Alderman and health inspector George Bussell.

Maitland Street: Long time resident George Bussell recorded his early memories of Gunnedah when he first arrived in 1877, after travelling by Nowland’s Coaches from the rail terminus in Murrurundi. The reminiscences were published in the Gunnedah Municipal Jubilee booklet ‘Back to Gunnedah Week’ in 1935. He described the businesses in Maitland Street as the coach entered from the east – with Batley and Eather, a butcher’s shop, on the left, Mark Turner’s Caledonian Hotel on the corner of Poe Street (now Abbott Street), John Turner (baker), Noakes and Jarmain (saddlers), Arthur Jarmain (blacksmith and wheelright), C.

Beauvais (cordial manufacturer), with the old lock-up and courthouse on the corner. On the opposite corner across Elgin Street was Burke’s Red White and Blue Hotel, Mr Bussell recalled, followed by Thomson the bootmaker, the Commercial Banking Company of Sydney, in a brick cottage, Merton the baker, Bridge a storekeeper and J. Lloyd, a saddler, on the corner. Across Marquis Street on the opposite corner was Brown’s butcher shop, next to a cottage and then a blacksmith’s shop kept by the Munros’ the corner of Chandos Street stood the Ben Bolt Hotel, kept by W. Self.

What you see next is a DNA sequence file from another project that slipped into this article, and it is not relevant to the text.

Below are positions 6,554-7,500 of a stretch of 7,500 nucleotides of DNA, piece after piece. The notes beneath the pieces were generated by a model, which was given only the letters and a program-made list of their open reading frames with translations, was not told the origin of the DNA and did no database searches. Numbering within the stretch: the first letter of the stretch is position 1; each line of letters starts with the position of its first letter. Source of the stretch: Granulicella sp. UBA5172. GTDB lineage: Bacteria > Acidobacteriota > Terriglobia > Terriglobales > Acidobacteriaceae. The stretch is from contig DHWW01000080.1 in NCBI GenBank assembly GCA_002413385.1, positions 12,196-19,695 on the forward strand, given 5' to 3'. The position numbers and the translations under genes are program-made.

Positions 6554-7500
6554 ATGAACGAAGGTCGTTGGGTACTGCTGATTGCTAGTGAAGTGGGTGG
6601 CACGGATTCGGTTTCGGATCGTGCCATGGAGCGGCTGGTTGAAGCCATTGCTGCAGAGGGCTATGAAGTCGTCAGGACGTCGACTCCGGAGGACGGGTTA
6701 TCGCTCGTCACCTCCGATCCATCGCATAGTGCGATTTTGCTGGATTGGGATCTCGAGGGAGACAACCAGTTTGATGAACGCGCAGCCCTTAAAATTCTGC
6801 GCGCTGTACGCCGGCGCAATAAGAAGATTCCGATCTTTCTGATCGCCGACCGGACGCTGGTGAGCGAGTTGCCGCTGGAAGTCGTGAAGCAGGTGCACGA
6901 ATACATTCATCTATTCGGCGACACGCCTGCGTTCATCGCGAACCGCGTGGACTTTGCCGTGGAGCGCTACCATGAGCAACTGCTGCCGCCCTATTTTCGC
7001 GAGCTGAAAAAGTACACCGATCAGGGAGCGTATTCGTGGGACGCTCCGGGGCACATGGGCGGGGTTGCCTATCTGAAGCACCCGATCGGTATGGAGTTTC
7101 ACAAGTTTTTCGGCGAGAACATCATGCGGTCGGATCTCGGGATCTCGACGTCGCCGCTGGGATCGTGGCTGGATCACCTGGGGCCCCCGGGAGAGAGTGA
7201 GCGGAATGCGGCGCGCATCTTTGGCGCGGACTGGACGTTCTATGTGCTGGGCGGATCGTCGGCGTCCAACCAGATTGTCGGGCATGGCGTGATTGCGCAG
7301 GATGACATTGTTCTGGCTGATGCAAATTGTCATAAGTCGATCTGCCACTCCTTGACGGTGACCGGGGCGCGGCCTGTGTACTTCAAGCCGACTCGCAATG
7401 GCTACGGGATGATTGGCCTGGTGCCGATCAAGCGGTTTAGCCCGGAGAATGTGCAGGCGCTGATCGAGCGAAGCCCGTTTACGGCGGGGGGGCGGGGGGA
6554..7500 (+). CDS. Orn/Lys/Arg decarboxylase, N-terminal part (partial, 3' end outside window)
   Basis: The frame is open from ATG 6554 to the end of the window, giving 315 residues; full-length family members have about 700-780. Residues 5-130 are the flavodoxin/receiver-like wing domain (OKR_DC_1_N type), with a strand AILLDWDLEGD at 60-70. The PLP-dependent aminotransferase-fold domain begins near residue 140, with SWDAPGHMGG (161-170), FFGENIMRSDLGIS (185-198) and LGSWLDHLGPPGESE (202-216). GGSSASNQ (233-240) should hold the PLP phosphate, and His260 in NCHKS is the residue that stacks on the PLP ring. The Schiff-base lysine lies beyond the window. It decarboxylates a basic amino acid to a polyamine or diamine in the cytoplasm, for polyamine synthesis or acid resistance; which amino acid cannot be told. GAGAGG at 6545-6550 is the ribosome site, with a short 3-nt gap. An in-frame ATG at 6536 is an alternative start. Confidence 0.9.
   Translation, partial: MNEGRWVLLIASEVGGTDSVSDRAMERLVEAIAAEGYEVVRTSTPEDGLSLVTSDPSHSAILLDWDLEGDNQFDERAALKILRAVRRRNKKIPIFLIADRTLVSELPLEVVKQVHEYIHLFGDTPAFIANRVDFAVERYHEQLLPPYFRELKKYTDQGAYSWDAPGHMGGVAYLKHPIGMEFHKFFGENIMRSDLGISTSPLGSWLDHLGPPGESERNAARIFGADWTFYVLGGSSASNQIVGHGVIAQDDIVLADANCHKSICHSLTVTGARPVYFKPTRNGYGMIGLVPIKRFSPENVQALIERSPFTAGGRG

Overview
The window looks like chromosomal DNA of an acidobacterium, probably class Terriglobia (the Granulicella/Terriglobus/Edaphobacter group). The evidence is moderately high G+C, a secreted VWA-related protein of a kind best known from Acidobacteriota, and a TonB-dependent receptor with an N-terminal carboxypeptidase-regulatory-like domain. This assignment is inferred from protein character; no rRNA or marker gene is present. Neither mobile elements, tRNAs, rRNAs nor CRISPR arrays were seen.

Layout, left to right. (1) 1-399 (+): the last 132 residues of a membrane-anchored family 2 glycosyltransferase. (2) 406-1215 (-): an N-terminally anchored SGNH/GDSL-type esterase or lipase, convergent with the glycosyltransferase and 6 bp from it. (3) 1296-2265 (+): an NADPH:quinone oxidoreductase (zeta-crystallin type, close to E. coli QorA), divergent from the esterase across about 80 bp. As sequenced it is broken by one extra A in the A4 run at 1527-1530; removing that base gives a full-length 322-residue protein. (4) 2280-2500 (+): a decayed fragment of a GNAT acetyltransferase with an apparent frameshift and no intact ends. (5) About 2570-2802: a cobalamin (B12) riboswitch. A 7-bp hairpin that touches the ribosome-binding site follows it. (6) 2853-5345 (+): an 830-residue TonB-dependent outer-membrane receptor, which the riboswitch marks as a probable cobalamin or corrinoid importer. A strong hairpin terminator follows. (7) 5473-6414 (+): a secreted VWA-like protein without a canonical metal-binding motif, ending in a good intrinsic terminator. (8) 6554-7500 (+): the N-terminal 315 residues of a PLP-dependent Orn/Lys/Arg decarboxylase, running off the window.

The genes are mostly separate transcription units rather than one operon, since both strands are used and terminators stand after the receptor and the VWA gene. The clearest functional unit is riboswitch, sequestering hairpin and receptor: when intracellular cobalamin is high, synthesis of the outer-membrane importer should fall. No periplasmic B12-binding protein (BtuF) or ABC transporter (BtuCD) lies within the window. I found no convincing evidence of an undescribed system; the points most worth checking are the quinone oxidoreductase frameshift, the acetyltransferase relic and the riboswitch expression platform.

Coming back, along the opposite side of Maitland Street was a store kept by A. Hunt (bootmaker), then George Cohen’s general store, which at the time was the largest in the northwest, Mr Bussell noted.

Crossing Marquis Street, the next building was Everingham’s Golden Fleece Hotel and further along was the business of A. Hartman (saddler), J. Pullen (baker) and Goddard the chemist on the corner of Elgin Street.

Five years later, in 1882, Mr Bussell recorded that because of flooding, most of the businesses had been transferred to Conadilly Street, Barber Street and Rosemary streets and the hotels had increased in number from six to 11.

Gunnedah’s early pioneering European heritage is forever recorded in the names of streets, parks and bridges.

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